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Possible missed opportunities for diagnosing colorectal cancer in Dutch primary care: a multimethods approach

Overview of attention for article published in British Journal of General Practice, December 2017
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About this Attention Score

  • In the top 25% of all research outputs scored by Altmetric
  • High Attention Score compared to outputs of the same age (86th percentile)
  • Good Attention Score compared to outputs of the same age and source (73rd percentile)

Mentioned by

news
1 news outlet
twitter
5 tweeters

Citations

dimensions_citation
4 Dimensions

Readers on

mendeley
13 Mendeley
Title
Possible missed opportunities for diagnosing colorectal cancer in Dutch primary care: a multimethods approach
Published in
British Journal of General Practice, December 2017
DOI 10.3399/bjgp17x693905
Pubmed ID
Authors

Daan Brandenbarg, Feikje Groenhof, Ilse M Siewers, Anna van der Voort, Fiona M Walter, Annette J Berendsen

Abstract

Early detection of colorectal cancer (CRC) is important to achieve better survival. Discriminating symptoms suggestive of CRC from benign conditions is a challenge for GPs because most known 'alarm symptoms' have low predictive values. To further understand the diagnostic process of CRC in general practice in terms of healthcare use and by analysing factors related to diagnostic intervals. A multimethod approach comprising a historical, prospective registry study and qualitative content analysis. Healthcare use in the year before referral for colonoscopy was compared between patients diagnosed with CRC and an age-, sex,- and GP-matched control population. Qualitative content analysis was performed on free texts in electronic patient records from a purposive sample of patients with CRC. Patients with CRC (n = 287) had 41% (25-59%) more face-to-face contacts and 21% (7-37%) more medication prescriptions than controls (n = 828). Forty-six per cent of patients with CRC had two or more contacts for digestive reasons, compared with 12.2% of controls, more often for symptoms than diagnoses. From qualitative analysis two themes emerged: 'possible missed diagnostic opportunities' and 'improvements in diagnostic process unlikely'. Possible missed diagnostic opportunities were related to patients waiting before presenting symptoms, doctors attributing symptoms to comorbid conditions or medication use, or doctors sticking to an initial diagnosis. Fewer missed diagnostic opportunities might occur if GPs are aware of pitfalls in diagnosing CRC: the assumption that symptoms are caused by comorbid conditions or medication, or relating complaints to pre-existing medical conditions. GPs also need to be aware that repeated digestive complaints warrant rethinking an earlier diagnosis.

Twitter Demographics

The data shown below were collected from the profiles of 5 tweeters who shared this research output. Click here to find out more about how the information was compiled.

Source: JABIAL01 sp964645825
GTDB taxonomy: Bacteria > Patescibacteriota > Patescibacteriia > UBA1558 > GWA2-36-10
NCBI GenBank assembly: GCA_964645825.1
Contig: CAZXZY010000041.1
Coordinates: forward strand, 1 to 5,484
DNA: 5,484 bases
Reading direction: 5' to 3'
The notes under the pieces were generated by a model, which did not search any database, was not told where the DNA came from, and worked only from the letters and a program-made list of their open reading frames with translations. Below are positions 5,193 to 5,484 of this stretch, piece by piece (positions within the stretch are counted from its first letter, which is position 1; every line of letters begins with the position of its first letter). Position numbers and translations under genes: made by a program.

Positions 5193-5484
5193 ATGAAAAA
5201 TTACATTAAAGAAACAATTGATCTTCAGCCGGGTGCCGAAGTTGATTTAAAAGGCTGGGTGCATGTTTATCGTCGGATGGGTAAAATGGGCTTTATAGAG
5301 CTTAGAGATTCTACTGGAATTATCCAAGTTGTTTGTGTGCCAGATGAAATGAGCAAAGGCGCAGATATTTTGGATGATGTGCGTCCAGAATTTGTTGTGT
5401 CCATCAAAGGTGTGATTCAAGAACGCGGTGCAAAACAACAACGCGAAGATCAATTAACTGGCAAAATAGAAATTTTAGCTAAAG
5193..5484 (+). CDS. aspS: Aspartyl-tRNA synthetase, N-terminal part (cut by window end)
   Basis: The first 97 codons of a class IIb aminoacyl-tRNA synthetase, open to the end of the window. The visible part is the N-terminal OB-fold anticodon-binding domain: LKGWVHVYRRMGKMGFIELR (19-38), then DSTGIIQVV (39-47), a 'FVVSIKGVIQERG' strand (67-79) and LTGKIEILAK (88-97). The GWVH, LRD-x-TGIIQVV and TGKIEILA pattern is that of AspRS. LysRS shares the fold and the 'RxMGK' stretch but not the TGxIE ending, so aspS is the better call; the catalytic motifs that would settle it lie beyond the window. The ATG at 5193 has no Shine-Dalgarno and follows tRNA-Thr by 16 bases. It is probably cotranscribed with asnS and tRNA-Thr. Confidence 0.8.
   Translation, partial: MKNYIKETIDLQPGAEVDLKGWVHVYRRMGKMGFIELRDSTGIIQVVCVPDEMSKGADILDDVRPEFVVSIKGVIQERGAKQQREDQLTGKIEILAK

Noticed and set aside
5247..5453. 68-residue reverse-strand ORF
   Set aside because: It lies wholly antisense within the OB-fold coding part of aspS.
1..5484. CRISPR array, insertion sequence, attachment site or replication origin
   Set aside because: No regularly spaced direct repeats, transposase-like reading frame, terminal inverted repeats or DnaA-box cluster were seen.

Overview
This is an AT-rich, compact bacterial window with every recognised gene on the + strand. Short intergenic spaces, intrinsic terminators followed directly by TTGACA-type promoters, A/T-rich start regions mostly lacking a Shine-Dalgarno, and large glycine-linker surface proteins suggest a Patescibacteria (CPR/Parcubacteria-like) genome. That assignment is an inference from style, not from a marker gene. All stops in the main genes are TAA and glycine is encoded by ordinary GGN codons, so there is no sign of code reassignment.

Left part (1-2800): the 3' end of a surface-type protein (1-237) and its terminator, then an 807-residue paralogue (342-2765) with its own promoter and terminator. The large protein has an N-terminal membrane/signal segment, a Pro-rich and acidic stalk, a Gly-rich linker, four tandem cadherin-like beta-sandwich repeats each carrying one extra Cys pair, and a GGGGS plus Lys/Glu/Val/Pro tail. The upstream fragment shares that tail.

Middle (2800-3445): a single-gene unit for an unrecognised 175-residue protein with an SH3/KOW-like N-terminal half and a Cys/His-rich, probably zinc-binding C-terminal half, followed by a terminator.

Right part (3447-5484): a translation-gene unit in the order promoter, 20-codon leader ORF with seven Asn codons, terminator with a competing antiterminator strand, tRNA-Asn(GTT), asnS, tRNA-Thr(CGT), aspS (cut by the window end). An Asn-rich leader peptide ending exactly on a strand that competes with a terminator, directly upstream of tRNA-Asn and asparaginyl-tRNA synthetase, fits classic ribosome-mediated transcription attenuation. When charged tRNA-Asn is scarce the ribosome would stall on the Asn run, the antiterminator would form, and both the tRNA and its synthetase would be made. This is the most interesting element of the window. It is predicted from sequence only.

Mendeley readers

The data shown below were compiled from readership statistics for 13 Mendeley readers of this research output. Click here to see the associated Mendeley record.

Geographical breakdown

Country Count As %
Unknown 13 100%

Demographic breakdown

Readers by professional status Count As %
Unspecified 3 23%
Researcher 3 23%
Student > Ph. D. Student 3 23%
Student > Master 2 15%
Other 1 8%
Other 1 8%
Readers by discipline Count As %
Unspecified 4 31%
Medicine and Dentistry 4 31%
Nursing and Health Professions 4 31%
Social Sciences 1 8%

Attention Score in Context

This research output has an Altmetric Attention Score of 12. This is our high-level measure of the quality and quantity of online attention that it has received. This Attention Score, as well as the ranking and number of research outputs shown below, was calculated when the research output was last mentioned on 17 January 2018.
All research outputs
#1,117,287
of 12,379,409 outputs
Outputs from British Journal of General Practice
#536
of 2,568 outputs
Outputs of similar age
#49,364
of 357,890 outputs
Outputs of similar age from British Journal of General Practice
#23
of 87 outputs
Altmetric has tracked 12,379,409 research outputs across all sources so far. Compared to these this one has done particularly well and is in the 90th percentile: it's in the top 10% of all research outputs ever tracked by Altmetric.
So far Altmetric has tracked 2,568 research outputs from this source. They typically receive a lot more attention than average, with a mean Attention Score of 13.1. This one has done well, scoring higher than 79% of its peers.
Older research outputs will score higher simply because they've had more time to accumulate mentions. To account for age we can compare this Altmetric Attention Score to the 357,890 tracked outputs that were published within six weeks on either side of this one in any source. This one has done well, scoring higher than 86% of its contemporaries.
We're also able to compare this research output to 87 others from the same source and published within six weeks on either side of this one. This one has gotten more attention than average, scoring higher than 73% of its contemporaries.